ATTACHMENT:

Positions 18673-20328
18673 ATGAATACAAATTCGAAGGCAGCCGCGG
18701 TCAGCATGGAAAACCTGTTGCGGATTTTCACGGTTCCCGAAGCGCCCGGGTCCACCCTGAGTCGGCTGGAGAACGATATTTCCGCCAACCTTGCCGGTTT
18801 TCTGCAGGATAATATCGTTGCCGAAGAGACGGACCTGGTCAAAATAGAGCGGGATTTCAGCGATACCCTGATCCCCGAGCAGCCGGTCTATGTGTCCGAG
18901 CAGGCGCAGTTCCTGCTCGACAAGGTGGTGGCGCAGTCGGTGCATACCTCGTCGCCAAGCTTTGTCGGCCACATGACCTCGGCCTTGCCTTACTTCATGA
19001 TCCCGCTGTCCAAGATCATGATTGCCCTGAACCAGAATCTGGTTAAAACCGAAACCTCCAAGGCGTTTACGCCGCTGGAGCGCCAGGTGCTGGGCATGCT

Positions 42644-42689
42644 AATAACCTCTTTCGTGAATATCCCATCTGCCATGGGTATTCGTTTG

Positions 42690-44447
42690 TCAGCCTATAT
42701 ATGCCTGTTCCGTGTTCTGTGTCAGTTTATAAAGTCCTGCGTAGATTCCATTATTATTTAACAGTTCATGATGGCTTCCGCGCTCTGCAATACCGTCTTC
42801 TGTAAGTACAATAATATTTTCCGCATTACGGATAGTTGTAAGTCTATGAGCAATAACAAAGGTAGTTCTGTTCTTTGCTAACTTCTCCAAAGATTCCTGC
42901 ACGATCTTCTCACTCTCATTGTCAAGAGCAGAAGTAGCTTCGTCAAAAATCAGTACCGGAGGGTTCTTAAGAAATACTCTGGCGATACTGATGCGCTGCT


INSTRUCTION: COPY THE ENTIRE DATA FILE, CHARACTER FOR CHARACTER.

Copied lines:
Positions 18673-20328
18673 ATGAATACAAATTCGAAGGCAGCCGCGG
18701 TCAGCATGGAAAACCTGTTGCGGATTTTCACGGTTCCCGAAGCGCCCGGGTCCACCCTGAGTCGGCTGGAGAACGATATTTCCGCCAACCTTGCCGGTTT
18801 TCTGCAGGATAATATCGTTGCCGAAGAGACGGACCTGGTCAAAATAGAGCGGGATTTCAGCGATACCCTGATCCCCGAGCAGCCGGTCTATGTGTCCGAG
18901 CAGGCGCAGTTCCTGCTCGACAAGGTGGTGGCGCAGTCGGTGCATACCTCGTCGCCAAGCTTTGTCGGCCACATGACCTCGGCCTTGCCTTACTTCATGA
19001 TCCCGCTGTCCAAGATCATGATTGCCCTGAACCAGAATCTGGTTAAAACCGAAACCTCCAAGGCGTTTACGCCGCTGGAGCGCCAGGTGCTGGGCATGCT

Positions 42644-42689
42644 AATAACCTCTTTCGTGAATATCCCATCTGCCATGGGTATTCGTTTG

Positions 42690-44447
42690 TCAGCCTATAT
42701 ATGCCTGTTCCGTGTTCTGTGTCAGTTTATAAAGTCCTGCGTAGATTCCATTATTATTTAACAGTTCATGATGGCTTCCGCGCTCTGCAATACCGTCTTC
42801 TGTAAGTACAATAATATTTTCCGCATTACGGATAGTTGTAAGTCTATGAGCAATAACAAAGGTAGTTCTGTTCTTTGCTAACTTCTCCAAAGATTCCTGC
42901 ACGATCTTCTCACTCTCATTGTCAAGAGCAGAAGTAGCTTCGTCAAAAATCAGTACCGGAGGGTTCTTAAGAAATACTCTGGCGATACTGATGCGCTGCT